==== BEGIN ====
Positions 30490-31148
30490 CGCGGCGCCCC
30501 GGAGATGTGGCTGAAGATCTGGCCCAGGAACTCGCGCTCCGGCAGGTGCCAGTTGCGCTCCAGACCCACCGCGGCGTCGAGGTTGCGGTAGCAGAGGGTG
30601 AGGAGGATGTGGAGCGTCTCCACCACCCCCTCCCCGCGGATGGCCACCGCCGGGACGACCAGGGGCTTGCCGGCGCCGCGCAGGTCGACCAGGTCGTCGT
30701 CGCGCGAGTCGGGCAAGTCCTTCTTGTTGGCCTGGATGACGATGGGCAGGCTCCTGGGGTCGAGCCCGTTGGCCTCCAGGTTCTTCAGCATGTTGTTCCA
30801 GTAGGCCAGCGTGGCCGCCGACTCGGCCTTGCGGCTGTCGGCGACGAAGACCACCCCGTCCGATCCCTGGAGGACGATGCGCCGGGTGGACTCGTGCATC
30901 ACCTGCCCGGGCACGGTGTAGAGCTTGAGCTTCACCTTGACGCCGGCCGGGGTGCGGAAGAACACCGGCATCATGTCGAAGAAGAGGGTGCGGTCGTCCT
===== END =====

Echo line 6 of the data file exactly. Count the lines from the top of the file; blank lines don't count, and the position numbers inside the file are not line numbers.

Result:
30801 GTAGGCCAGCGTGGCCGCCGACTCGGCCTTGCGGCTGTCGGCGACGAAGACCACCCCGTCCGATCCCTGGAGGACGATGCGCCGGGTGGACTCGTGCATC